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Former Liberal MP Fiona Scott has described a newly introduced Melbourne Airport security initiative, which is designed to save time and reduce manual explosive checks, as being "great". Her comments came after it was reported today that many travellers passing through Melbourne Airport will no longer have to remove their laptops when passing through security check points, due to improvements in detection scanners. Sky News host, Paul Murray, said "I'm not whinging about airport security, I know why we have it, why we need it, but thank God we don't have to pull the laptop out anymore." Image: News Corp Australia
This change will make the security check at the airport a lot smoother.Source:istock
Jetsetters eager to get to their destination won’t be slowed down at Melbourne Airport pulling out electronics and carry-on liquids thanks to an Australian-first security rollout.
Four smart lanes as part of the advanced security screening will be permanently used at the airport’s Terminal 4 — home to Tigerair, Jetstar and REX.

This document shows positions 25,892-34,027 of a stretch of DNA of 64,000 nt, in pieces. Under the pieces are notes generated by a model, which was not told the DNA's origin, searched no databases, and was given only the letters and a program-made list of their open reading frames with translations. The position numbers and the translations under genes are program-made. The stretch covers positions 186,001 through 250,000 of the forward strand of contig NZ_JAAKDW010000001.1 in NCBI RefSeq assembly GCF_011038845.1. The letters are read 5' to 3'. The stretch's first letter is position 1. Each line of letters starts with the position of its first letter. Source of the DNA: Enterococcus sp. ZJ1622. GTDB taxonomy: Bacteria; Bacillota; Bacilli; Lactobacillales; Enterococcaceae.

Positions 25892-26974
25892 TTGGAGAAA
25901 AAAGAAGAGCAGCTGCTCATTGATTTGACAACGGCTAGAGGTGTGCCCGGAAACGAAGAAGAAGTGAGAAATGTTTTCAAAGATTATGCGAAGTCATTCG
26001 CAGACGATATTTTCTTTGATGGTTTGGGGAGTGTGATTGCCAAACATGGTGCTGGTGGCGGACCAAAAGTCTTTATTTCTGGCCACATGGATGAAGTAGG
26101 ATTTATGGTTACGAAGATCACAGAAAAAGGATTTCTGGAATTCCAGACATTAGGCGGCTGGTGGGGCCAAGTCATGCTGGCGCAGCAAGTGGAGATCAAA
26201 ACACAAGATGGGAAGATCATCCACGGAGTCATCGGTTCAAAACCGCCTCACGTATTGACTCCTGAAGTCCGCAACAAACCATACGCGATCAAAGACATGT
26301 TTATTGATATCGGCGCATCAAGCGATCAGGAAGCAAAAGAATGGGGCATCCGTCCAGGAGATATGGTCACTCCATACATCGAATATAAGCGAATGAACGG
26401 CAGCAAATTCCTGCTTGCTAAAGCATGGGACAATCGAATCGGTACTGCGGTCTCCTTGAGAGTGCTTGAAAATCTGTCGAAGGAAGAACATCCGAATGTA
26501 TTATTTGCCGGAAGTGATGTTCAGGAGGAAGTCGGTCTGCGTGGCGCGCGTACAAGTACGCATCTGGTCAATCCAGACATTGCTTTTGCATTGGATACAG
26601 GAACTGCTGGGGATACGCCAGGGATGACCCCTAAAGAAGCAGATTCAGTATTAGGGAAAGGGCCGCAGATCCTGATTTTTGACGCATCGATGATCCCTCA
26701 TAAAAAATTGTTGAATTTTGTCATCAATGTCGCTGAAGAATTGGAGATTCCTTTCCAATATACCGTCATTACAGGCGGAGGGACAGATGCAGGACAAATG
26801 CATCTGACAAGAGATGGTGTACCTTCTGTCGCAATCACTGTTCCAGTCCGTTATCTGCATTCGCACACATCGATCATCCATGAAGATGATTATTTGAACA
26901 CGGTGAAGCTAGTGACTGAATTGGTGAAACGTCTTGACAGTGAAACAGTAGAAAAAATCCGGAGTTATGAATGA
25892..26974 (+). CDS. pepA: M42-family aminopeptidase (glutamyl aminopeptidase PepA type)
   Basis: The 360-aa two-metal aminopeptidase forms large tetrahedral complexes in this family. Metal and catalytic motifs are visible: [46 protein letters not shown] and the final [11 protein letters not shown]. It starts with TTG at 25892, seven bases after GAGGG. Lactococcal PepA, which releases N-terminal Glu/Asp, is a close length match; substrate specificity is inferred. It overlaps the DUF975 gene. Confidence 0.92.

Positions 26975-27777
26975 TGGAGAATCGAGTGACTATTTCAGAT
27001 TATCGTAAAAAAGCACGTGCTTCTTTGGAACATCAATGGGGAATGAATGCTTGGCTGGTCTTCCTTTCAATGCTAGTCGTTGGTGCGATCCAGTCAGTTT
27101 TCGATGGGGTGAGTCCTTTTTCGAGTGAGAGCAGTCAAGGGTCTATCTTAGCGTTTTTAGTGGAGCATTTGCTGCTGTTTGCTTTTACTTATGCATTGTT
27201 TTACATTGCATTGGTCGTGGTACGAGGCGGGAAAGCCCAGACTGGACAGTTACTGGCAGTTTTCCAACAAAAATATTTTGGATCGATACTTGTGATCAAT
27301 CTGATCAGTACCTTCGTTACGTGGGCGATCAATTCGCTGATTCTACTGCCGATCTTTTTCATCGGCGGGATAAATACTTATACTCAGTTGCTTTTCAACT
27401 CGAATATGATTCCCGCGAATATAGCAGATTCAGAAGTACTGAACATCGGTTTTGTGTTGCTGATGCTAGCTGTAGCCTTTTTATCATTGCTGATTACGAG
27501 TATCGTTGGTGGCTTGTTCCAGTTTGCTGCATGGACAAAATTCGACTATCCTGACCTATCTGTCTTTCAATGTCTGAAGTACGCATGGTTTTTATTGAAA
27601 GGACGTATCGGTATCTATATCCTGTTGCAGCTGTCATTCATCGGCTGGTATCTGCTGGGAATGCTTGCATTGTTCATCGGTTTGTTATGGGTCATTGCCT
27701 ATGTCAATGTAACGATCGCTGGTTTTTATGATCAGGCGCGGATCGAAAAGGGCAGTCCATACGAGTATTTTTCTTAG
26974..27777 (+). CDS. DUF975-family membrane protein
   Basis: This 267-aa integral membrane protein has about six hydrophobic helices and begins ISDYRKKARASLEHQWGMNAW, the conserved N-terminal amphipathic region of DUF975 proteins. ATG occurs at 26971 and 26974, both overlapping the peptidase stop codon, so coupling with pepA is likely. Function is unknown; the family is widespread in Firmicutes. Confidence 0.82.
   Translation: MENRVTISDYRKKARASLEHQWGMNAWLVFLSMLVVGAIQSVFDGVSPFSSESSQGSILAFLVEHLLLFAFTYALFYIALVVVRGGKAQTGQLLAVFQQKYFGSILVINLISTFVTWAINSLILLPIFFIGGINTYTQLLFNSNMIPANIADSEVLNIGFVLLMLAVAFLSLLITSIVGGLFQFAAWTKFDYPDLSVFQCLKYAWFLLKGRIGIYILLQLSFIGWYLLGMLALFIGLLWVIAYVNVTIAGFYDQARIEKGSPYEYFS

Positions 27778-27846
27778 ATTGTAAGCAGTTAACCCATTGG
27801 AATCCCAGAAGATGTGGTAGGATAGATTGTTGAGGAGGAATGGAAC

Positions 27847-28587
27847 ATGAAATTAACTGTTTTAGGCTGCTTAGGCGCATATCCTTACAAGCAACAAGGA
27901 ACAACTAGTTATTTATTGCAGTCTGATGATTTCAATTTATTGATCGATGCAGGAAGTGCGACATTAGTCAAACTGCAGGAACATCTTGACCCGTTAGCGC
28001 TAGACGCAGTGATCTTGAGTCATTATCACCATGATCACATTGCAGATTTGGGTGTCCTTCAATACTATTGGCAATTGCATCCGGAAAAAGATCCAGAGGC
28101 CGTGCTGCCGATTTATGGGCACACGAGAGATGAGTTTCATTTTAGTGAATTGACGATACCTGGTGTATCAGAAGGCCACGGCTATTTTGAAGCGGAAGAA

The technology uses X-ray systems to look into passengers’ carry-on baggage without the need to remove electronics or liquids, with the aim of streamlining bag checks.
The cabin baggage is scanned while an automatic tray-handling system and special software are used to free up security staff to identify bottlenecks in the process.
This annoying part of going to an airport has been eliminated in Melbourne.Source:Supplied
The successful trial of the first four adopted smart lanes in Australia last November prompted the official rollout to streamline the trip to the gate for passengers.
Two extra units in Terminal 4 and seven in Terminal 2 — home to international arrivals and departures — are expected to be completed over the next two months. Melbourne Airport spokesman Scott Dullard said the use of the technology at screening checkpoints had good security outcomes and had improved passengers’ experiences.
“The new technology allows analysis of 3D images, improving security outcomes by providing security staff with greater detail and functionality to conduct their assessments,” he said.
“Overall, we are seeing a 50 per cent reduction in passenger journey time, down to a little more than a minute.”